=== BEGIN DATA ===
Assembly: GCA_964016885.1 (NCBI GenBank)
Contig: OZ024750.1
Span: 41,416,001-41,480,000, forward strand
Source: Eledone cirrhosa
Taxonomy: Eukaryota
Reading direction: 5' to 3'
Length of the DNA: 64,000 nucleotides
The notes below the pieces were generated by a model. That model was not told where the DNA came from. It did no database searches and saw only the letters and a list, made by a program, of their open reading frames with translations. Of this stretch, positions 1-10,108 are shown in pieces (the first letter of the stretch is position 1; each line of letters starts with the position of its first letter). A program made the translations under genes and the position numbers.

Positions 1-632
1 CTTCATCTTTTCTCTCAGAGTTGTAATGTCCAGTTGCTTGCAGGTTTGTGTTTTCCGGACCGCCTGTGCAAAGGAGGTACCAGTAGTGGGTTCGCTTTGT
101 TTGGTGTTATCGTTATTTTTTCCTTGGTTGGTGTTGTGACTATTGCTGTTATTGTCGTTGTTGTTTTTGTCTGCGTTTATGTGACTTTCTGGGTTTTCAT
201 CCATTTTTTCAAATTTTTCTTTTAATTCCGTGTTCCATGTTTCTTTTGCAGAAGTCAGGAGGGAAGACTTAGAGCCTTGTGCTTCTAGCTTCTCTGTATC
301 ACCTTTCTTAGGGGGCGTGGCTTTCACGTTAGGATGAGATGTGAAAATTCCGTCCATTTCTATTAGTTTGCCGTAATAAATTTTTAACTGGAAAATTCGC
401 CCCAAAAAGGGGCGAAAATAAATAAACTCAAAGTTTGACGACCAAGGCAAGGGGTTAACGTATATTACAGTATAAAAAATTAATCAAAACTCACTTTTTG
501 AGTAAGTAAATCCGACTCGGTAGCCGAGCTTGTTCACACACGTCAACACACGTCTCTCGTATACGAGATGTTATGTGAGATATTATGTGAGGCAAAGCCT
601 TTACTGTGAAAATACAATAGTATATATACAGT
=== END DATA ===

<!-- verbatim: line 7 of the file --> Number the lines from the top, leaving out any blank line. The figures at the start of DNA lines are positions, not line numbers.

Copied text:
Length of the DNA: 64,000 nucleotides